It feels fair to say that character rather than plot drives Chihayafuru, making it a bit similar to another josei anime title, Princess Jellyfish. Chihaya is the most obviously important and likeable player, but the personalities of the other four members of her team are equally well defined, and in some cases just as charming. Taichi most notably begins as a fairly standard character type, but by midway through the story he has become one of the most sympathetic characters of all. Partly this is due to his truly unpleasant mother, who flat out tells him that he should only do things that he is good at, even if they aren't the things he enjoys. This sets Taichi up as an underdog in his home life as well as explaining some of his behavior, whereas most of the other main players have no such outside conflict driving them. Chihaya is charming, but Taichi has the most to overcome. Sadly the other main male character, karuta whiz Arata, barely moves beyond his initial image of “mysterious and inspiring figure,” despite some effort in that direction around episode five. While the episode does succeed in establishing that Arata is not a karuta playing automaton, it does not quite manage to give him the depth that even more minor characters like Desktomu-kun have. In fact, the fact that each member of the karuta club has his or her own motives for playing the game is one of Chihayafuru's strongest aspects. While they may not get as much screen time as Chihaya and Taichi, it is still clear that they are real people in their own rights, not just cardboard place holders. Kana Oe, the secondary female character, is particularly interesting as her fondness for karuta comes from a love of traditional Japanese tanka poetry. Her inclusion in the series is an especial boon to Western viewers who may not be familiar with the poems, although any poetry fan will appreciate the concise beauty of the lines even as they appear in fragmented form.
The animation runs between obvious computer assists with the cards and what looks like more traditional fare. While the cards can be a bit jarring at times, particularly when the characters are in traditional dress, it works overall to make something as seemingly dull as a specialized deck of playing cards more striking. Like in any sports anime, the camera lingers lovingly over beads of sweat working their way down someone's face, the lightning fast movement of a champion player, and the careful positioning of the competitors. This last has its odd moments when we see the players from underneath a transparent floor, which is presumably to show their postures and tension, but also gives us an assortment of crotch shots. Perhaps the best use of any animation technique in the show, however, is the spinning circle of Japanese letters that is used in most of the opening theme, the catchy-in-the-short-version “Youthful” performed by 99RadioService. With the emphasis on recognizing poems by their opening syllables, the letters feel very appropriate.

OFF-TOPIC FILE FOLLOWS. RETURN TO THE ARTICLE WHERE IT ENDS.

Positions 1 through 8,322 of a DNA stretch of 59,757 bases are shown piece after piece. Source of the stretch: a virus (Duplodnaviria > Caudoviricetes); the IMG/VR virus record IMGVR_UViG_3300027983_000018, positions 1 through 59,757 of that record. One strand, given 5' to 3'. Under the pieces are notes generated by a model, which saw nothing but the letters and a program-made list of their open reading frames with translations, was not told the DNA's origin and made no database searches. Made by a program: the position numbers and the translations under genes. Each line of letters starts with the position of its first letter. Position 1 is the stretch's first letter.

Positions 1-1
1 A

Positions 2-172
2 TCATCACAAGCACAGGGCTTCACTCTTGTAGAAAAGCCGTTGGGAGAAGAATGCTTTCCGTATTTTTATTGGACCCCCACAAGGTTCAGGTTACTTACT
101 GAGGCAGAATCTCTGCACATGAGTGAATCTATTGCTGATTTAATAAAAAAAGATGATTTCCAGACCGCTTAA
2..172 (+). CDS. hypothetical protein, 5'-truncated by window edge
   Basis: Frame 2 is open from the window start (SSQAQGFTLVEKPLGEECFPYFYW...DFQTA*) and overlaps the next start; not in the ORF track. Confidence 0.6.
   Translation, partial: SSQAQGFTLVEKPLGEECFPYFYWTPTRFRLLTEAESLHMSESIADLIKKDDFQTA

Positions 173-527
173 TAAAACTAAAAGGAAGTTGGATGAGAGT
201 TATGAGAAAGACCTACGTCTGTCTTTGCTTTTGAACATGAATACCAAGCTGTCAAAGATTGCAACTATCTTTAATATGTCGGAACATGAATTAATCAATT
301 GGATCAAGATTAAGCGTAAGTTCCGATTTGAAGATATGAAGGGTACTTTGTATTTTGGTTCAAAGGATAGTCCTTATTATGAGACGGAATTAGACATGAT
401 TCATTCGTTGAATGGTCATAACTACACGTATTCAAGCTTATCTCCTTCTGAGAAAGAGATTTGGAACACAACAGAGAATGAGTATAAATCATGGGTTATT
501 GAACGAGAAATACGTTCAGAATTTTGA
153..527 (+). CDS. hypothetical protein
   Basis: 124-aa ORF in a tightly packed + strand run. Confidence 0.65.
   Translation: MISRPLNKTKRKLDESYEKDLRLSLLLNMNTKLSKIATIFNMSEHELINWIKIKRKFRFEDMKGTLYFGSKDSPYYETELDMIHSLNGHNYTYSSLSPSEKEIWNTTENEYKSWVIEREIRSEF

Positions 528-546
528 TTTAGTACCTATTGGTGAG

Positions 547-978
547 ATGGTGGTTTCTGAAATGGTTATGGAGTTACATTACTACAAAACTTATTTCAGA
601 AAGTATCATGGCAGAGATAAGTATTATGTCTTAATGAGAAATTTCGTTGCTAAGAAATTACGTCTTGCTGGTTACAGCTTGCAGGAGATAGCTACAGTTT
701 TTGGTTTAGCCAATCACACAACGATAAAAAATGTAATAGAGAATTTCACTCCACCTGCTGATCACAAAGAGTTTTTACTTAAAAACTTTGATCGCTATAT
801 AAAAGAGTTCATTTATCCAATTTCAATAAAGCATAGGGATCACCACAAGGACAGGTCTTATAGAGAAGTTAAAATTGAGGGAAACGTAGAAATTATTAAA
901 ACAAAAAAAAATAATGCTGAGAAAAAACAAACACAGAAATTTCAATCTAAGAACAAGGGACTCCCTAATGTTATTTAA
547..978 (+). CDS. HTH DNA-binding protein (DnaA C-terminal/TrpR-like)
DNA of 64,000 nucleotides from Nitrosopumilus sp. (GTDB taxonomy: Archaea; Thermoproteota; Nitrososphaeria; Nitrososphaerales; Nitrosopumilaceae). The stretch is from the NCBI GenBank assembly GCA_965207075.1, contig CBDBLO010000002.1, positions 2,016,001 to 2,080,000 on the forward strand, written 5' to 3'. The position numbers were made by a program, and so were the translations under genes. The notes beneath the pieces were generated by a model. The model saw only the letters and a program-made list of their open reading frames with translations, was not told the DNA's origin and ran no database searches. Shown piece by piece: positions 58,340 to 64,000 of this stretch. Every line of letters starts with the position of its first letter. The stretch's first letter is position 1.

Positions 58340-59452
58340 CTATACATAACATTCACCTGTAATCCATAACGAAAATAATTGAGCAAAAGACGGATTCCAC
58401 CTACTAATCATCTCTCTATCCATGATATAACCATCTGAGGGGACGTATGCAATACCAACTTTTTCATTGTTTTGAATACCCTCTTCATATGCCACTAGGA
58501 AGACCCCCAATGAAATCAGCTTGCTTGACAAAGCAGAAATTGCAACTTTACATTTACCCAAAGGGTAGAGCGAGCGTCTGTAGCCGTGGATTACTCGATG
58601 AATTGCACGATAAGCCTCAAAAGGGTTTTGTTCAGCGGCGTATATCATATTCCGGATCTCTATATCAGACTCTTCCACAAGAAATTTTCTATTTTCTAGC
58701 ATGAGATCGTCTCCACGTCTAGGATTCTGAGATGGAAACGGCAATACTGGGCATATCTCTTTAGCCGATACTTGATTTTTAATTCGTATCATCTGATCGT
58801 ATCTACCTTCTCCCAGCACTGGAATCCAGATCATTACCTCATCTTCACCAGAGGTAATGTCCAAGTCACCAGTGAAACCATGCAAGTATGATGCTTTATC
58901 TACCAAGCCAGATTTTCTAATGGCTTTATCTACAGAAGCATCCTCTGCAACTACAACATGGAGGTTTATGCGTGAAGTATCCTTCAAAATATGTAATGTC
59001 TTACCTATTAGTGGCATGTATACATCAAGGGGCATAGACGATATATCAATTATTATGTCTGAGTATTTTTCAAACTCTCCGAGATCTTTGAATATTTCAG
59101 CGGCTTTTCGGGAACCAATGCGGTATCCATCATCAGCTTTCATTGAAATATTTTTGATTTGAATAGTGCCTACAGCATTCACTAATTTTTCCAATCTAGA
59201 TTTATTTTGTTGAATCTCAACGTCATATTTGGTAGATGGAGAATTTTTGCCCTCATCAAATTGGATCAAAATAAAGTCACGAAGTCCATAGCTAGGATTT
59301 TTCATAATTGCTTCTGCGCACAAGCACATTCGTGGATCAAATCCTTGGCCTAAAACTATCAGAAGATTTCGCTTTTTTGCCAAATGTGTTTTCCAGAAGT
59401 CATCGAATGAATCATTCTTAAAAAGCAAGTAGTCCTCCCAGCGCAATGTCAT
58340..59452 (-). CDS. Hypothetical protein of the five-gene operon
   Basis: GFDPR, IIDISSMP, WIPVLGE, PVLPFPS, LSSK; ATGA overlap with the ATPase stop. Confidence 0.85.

Based on the manga of the same title by Yuki Suetsugu, author of the licensed-and-dropped Flower of Eden, it is clear that Chihayafuru does not complete its story. The ending is open, once again begging a connection to Princess Jellyfish, but it does have hope. Nothing really gets resolved, either in terms of karuta goals or the floating romantic subplot, but one can imagine that life is going on for the characters even though we are not there to see it. It isn't the best way to end things in terms of viewer satisfaction, but it does work.
So who should watch a josei anime about a team of competitive poetry card playing high school students? Certainly those looking for something a little different or people who have an affection for tanka poetry. But Chihayafuru is also a show for people who enjoy a good story, want to feel attached to their characters, and just be taken away for half an hour. Chihayafuru is greater than the sum of its parts and absolutely worth your time.
Overall (sub) : A-
Story : A-
Animation : B+
Art : B
Music : B
+ Charming characters who all have their own motivations and personalities, beautiful poetry, and a strangely engrossing storyline that holds up to more action-oriented sports anime.